The Architects’ Regulation Board has hit back at a wave of criticism over its disciplinary procedures
The regulator has refuted claims that its investigations procedure was unwieldy and weighted against architects.
And Bakewell-based architect Adrian Russell, facing a tribunal hearing for the way he gave requested feedback to a planning authority, said the body ‘assumed guilt’ of defendants.
But ARB registrar and chief executive Alison Carr said the body had a rigorous three-stage process for investigating complaints made against architects.
‘In the first six months of this year, we received 453 enquiries, and only 84 of these turned into formal complaints,’ said Carr. ‘When we do receive a complaint, 40 per cent end at that stage.’
The second stage sees an investigations panel decide which of the remaining complaints will go to tribunal, with the majority being dismissed, according to Carr.
‘A small number do go to the professional conduct committee, which is a public hearing,’ she said. ‘This is an independent tribunal, and it does not answer to the ARB board. This is very similar to how other regulators work.’
The ARB’s staunch defence comes as it gears up for another official review of its usefulness.
The coalition government – which scrapped almost 200 public bodies in 2010 – will begin an investigation into ARB’s purpose and processes in February 2014.
Finch wrote last week: ‘If an architect has behaved incompetently, thereby costing you money, you will have to get financial redress through the courts – real courts of the land, that is.
‘After that, ARB may run the architect through its own kangaroo court procedures, pretty much acting as prosecutor, judge and jury.’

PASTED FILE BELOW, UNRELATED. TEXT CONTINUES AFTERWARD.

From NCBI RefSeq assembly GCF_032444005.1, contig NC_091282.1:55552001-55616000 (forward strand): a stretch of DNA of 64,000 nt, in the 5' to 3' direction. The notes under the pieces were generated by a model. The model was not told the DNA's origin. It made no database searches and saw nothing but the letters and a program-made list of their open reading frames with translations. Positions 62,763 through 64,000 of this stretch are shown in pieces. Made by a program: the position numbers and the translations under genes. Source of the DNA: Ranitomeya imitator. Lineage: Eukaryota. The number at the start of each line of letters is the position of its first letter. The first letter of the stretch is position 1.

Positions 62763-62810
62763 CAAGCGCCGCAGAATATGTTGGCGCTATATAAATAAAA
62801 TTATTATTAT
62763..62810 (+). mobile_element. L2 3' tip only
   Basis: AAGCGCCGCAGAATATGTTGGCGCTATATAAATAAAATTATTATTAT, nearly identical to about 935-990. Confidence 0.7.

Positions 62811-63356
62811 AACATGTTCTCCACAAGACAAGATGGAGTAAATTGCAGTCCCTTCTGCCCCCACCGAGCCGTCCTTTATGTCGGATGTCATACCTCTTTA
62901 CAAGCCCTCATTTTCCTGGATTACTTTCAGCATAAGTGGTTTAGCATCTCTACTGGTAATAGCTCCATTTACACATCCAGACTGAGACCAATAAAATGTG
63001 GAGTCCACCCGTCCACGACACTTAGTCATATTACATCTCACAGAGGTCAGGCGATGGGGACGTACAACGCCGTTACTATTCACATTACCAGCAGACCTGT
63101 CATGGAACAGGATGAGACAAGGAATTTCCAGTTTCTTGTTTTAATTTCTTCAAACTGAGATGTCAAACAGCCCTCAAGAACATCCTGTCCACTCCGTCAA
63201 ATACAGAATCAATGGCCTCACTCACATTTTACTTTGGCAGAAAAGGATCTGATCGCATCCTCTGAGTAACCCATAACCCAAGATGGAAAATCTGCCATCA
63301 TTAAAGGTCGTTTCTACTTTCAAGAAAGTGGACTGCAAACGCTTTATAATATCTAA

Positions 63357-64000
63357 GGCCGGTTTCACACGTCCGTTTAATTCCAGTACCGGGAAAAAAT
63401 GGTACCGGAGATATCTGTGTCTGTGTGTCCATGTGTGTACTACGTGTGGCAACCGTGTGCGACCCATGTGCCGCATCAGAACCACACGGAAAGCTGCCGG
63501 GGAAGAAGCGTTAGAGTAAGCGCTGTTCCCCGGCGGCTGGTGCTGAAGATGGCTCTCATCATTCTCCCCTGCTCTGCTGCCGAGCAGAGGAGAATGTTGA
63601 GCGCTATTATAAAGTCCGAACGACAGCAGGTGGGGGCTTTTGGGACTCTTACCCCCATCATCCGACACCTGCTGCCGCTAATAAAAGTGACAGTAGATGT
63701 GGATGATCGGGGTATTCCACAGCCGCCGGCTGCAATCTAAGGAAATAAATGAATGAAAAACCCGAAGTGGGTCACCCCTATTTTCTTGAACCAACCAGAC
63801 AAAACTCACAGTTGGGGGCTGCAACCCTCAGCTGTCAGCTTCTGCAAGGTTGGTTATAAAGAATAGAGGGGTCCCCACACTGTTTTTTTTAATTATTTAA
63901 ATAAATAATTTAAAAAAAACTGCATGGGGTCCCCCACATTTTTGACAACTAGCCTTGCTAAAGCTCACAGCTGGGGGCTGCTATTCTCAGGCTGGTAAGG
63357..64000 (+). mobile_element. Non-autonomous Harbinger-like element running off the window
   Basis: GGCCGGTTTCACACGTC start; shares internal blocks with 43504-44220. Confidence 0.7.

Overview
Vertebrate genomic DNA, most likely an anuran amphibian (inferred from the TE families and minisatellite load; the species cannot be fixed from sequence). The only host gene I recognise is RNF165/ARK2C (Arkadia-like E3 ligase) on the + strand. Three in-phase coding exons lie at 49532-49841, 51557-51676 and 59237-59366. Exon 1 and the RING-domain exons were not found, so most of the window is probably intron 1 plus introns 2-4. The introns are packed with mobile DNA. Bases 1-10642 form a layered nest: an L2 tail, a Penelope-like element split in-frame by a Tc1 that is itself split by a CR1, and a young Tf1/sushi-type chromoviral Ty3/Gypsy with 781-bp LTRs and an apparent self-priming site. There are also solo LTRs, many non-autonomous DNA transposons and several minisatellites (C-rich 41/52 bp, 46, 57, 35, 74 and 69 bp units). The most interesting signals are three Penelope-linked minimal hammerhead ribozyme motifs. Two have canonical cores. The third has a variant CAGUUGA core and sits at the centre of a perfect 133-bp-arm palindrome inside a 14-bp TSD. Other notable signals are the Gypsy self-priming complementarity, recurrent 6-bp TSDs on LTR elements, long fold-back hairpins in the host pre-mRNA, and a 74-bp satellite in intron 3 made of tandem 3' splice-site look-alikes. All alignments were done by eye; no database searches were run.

What ARB does is to assume guilt once a complaint has been made
He added: ‘What ARB does in practice is to assume guilt once a complaint has been made, and force the architect to prove their innocence.’
Russell agreed the ARB ‘appears to waste money on professional conduct investigations by… ignoring any evidence produced to refute the allegations. All the allegations then form the basis of the charge.’
He added: ‘Evidence which must be prepared to refute the charges at a hearing will be adjudicated on by only three people. They have to assimilate the 82 pages of documents prepared by the board’s solicitor, and the 80 or so pages of evidence and witness statements prepared for the defence as well as hear witnesses.’
Carr pointed out that many regulators used three-person tribunals and that each member of the tribunal had to assimilate all the information regardless of how many others there were.
She said ability to read and retain information was a key skill required to be appointed to the tribunals, which are always chaired by a lawyer.
Carr added: ‘We have to fulfil a number of roles set out in an Act of Parliament.
‘We hold a register of 34,000 architects and make it available so the public know they are using someone competent. It is pointless having that list if we do not regulate the architects on it.’